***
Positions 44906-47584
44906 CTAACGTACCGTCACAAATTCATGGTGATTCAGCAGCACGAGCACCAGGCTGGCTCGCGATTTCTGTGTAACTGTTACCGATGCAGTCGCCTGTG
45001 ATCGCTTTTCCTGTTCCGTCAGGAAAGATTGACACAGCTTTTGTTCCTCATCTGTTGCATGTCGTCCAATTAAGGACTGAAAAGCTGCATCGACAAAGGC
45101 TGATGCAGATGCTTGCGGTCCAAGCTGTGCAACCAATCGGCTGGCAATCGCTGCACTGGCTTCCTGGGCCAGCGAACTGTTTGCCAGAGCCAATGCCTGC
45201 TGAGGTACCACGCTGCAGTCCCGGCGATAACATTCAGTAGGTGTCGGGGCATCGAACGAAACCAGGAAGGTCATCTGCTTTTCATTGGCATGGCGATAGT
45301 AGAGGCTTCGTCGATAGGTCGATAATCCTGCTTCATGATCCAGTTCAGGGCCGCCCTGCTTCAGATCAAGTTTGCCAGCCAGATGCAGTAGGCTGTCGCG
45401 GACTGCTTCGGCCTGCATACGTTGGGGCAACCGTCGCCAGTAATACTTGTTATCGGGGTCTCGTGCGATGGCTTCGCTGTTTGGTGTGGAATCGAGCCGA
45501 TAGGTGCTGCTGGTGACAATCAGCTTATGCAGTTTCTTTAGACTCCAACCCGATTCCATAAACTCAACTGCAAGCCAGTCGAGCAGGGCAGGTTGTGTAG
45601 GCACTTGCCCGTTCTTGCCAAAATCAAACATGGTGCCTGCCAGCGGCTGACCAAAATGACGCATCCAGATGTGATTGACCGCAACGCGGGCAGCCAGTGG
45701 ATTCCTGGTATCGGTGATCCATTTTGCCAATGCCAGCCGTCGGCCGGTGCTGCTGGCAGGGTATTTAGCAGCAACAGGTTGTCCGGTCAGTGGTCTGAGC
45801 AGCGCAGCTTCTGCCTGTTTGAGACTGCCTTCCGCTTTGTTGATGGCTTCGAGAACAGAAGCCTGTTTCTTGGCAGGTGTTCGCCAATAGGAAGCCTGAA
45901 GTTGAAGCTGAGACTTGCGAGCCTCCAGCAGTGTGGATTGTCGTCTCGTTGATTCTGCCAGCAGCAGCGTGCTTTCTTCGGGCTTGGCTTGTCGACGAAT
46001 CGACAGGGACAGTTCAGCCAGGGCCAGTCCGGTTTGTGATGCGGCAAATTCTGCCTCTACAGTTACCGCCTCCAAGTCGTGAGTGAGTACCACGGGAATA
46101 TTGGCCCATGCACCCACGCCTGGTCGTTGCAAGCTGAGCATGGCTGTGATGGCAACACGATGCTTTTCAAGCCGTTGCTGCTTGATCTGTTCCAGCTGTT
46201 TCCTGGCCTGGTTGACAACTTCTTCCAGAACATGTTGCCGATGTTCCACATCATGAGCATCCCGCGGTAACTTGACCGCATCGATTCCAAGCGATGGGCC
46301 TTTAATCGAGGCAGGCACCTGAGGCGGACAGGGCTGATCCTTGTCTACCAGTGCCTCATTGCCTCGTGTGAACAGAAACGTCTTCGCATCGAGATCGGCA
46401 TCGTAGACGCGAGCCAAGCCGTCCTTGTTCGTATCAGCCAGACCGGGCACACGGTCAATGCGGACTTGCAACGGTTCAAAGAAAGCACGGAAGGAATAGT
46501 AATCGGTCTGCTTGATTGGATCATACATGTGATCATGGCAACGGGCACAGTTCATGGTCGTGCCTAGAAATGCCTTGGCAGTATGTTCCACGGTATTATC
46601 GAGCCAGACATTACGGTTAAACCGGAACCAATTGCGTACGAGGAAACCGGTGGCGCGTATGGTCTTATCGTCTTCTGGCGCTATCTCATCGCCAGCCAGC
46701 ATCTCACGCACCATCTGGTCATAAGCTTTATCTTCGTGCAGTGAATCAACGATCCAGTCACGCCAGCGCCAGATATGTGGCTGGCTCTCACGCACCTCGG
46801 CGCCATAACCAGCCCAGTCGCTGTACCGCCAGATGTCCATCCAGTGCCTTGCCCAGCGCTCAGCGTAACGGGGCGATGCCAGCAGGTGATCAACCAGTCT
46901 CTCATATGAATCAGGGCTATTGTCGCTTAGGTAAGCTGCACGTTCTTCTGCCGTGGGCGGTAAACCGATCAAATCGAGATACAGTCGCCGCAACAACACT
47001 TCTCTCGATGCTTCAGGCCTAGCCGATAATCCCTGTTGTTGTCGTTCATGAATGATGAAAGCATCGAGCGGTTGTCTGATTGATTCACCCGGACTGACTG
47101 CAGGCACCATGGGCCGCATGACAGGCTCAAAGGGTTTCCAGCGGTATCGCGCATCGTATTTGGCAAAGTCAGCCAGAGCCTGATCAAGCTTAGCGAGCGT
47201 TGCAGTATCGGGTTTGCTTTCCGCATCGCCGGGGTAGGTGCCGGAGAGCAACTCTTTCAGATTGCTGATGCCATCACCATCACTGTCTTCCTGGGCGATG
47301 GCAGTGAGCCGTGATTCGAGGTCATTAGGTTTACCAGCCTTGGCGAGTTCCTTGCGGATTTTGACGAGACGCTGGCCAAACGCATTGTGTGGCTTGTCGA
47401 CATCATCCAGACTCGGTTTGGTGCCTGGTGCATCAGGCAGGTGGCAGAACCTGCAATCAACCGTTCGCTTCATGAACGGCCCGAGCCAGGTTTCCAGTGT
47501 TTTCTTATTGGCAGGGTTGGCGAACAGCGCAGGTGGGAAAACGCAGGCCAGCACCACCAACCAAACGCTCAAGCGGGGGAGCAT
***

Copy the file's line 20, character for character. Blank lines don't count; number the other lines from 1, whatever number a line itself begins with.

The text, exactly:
46701 ATCTCACGCACCATCTGGTCATAAGCTTTATCTTCGTGCAGTGAATCAACGATCCAGTCACGCCAGCGCCAGATATGTGGCTGGCTCTCACGCACCTCGG